CD36, Nrf2, PPARγ and HO-1 mRNA levels were higly corelated to anti-inflammatory markers IL-10 and CD163

The relationship between anti-inflammatory markers and CD36 expression was examined, as well as PPARγ, Nrf2 and HO-1. As shown in Fig. 6, CD36, PPARγ, Nrf2 and HO-1 mRNA levels were all positively correlated with IL-10 (Fig. 6a) and CD163 mRNA levels (Fig. 6b) (Spearman correlation test, P < 0.005 to P < 0.0001). CD163 and IL-10 were also highly related (Fig. 6a).
Fig. 6

Correlations between CD36, PPARγ, Nrf2, HO-1 mRNA levels and IL-10 and CD163 mRNA levels expressed by monocytes sampled in Beninese women presenting malaria at delivery. a Correlations to IL-10. b Correlations to CD163. Statistical significance was tested by the Spearman correlation test. ***P < 0.0005, **P < 0.005, *P < 0.5

Discussion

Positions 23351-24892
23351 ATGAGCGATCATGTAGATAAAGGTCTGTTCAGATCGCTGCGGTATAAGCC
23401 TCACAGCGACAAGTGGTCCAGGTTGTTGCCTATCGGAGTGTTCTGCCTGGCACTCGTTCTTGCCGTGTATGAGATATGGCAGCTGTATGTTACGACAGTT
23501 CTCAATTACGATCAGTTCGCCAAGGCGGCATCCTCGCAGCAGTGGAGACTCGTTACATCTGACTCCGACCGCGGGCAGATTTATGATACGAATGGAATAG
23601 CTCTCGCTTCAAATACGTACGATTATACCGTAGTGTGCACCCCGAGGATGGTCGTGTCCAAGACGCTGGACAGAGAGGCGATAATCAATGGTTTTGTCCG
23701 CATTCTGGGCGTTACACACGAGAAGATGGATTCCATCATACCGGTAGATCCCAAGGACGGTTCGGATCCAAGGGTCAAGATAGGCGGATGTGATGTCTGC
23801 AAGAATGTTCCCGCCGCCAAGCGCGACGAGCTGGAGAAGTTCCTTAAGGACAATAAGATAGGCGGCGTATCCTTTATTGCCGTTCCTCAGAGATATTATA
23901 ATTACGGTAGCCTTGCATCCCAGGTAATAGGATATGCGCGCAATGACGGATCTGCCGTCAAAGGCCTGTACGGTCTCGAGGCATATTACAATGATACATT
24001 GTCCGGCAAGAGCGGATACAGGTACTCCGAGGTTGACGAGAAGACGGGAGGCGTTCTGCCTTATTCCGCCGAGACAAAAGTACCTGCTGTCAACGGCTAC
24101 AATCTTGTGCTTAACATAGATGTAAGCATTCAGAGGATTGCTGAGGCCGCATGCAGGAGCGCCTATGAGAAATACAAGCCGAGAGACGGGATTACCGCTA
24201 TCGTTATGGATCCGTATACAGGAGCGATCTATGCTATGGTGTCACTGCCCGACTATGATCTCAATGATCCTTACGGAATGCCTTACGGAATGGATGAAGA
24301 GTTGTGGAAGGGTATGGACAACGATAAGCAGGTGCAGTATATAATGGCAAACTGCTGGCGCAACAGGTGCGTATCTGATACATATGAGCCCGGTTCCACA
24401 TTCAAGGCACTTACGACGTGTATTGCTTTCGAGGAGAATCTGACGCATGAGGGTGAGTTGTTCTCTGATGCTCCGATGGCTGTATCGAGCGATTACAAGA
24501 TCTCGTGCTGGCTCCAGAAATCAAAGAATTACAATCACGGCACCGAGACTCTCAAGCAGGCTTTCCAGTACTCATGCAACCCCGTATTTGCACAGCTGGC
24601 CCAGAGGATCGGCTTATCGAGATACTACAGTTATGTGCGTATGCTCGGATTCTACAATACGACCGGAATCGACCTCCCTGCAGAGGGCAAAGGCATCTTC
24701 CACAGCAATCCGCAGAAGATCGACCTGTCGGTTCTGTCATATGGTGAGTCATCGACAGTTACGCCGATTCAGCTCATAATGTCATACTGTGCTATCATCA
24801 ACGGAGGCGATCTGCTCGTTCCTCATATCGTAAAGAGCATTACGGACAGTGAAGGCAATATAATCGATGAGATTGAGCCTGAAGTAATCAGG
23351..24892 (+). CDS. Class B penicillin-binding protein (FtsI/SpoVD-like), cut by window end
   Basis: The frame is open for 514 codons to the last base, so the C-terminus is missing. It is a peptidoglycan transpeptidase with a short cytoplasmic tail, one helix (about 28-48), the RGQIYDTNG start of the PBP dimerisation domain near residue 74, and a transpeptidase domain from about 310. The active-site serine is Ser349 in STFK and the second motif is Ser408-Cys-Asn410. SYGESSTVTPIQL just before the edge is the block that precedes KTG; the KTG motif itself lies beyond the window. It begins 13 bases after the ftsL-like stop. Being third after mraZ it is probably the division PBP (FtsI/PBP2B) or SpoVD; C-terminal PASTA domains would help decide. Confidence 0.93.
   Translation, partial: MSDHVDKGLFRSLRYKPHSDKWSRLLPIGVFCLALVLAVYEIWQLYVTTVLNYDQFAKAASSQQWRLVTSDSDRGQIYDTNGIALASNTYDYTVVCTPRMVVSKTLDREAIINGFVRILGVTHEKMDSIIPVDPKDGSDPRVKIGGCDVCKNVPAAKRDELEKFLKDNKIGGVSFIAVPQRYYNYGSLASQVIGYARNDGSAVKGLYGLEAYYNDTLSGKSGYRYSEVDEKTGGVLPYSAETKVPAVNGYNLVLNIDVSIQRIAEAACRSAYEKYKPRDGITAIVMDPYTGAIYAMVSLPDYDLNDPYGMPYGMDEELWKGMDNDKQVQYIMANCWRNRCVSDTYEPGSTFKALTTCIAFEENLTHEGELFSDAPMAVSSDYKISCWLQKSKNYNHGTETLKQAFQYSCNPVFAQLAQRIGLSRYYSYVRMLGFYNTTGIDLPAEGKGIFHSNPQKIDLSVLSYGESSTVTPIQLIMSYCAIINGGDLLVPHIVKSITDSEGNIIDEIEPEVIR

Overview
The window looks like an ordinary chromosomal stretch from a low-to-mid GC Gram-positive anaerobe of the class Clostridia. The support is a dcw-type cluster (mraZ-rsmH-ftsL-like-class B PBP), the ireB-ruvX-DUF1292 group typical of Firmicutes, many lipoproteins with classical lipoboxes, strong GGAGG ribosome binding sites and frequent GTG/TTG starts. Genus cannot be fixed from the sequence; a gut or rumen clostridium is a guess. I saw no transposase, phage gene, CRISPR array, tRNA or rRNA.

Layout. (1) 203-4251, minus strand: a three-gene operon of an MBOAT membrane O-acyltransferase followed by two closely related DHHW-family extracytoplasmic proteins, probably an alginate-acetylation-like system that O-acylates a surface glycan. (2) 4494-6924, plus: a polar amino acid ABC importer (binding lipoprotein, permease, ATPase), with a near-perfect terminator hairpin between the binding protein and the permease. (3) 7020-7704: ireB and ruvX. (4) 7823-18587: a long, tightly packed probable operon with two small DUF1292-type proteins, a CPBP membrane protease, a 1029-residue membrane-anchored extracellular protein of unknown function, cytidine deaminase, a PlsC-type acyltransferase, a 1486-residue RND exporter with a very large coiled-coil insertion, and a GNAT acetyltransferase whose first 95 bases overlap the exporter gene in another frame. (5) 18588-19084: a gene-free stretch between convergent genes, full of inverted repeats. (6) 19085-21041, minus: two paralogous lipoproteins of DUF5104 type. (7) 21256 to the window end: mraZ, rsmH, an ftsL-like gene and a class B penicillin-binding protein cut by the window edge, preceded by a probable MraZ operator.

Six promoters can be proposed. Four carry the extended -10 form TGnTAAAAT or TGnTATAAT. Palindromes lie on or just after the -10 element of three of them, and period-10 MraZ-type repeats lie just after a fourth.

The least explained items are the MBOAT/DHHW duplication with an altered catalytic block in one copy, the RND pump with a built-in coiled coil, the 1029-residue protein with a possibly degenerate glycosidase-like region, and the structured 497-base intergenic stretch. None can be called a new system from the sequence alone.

Monocyte/macrophage accumulation in placental blood intervillous spaces during PAM is widely associated with poor clinical outcome [46]. The objective of this study was to examine the role of the monocyte/macrophage receptor CD36 and the detoxifying enzyme HO-1 during PAM. In this study, monocytes from Beninese pregnant women infected with malaria at delivery were studied. A total of 27 pregnant women were included in the study and subdivided into two groups based on the birth weight of their infants. For the first time, a correlation between Nrf2-driven CD36 and HO-1 gene expression on circulating monocytes and a positive outcome during PAM was demonstrated on clinically relevant samples. While the low number of MoLBW (n = 5) is a limitation, the use of multiple and complementary statistical tests helps to validate and strengthen the findings. More statistically powered studies will be needed to explore possible mechanisms.